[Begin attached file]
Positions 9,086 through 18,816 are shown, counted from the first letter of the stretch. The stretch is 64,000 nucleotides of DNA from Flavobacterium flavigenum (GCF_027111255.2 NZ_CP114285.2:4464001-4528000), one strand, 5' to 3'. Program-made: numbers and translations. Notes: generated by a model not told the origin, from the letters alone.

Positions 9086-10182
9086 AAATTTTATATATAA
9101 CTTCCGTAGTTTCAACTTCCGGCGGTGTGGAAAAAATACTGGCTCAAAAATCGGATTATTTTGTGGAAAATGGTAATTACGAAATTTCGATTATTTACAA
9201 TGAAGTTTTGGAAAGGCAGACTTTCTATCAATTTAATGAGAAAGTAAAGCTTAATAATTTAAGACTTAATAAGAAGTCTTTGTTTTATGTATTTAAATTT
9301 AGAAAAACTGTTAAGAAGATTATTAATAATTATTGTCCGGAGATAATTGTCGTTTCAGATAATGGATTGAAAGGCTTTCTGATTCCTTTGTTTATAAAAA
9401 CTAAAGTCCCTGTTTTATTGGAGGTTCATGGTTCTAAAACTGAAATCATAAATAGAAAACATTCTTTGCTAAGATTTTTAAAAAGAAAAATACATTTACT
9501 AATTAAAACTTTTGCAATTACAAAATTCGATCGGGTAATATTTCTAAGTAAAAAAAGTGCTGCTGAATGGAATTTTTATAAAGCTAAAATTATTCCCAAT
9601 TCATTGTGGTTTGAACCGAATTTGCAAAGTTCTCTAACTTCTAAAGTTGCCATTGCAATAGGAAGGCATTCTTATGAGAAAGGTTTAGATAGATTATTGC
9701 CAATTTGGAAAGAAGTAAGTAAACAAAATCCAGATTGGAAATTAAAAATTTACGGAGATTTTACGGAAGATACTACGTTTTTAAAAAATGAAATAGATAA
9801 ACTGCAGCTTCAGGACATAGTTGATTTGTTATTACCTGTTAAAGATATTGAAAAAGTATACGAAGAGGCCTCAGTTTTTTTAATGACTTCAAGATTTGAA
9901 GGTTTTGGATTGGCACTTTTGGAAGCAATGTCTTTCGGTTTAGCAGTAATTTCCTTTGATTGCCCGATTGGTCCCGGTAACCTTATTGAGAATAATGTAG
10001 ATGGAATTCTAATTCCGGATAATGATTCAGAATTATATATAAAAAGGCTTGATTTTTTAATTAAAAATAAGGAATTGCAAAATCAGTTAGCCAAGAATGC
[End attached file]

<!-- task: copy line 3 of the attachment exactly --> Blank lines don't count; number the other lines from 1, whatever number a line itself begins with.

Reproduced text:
9086 AAATTTTATATATAA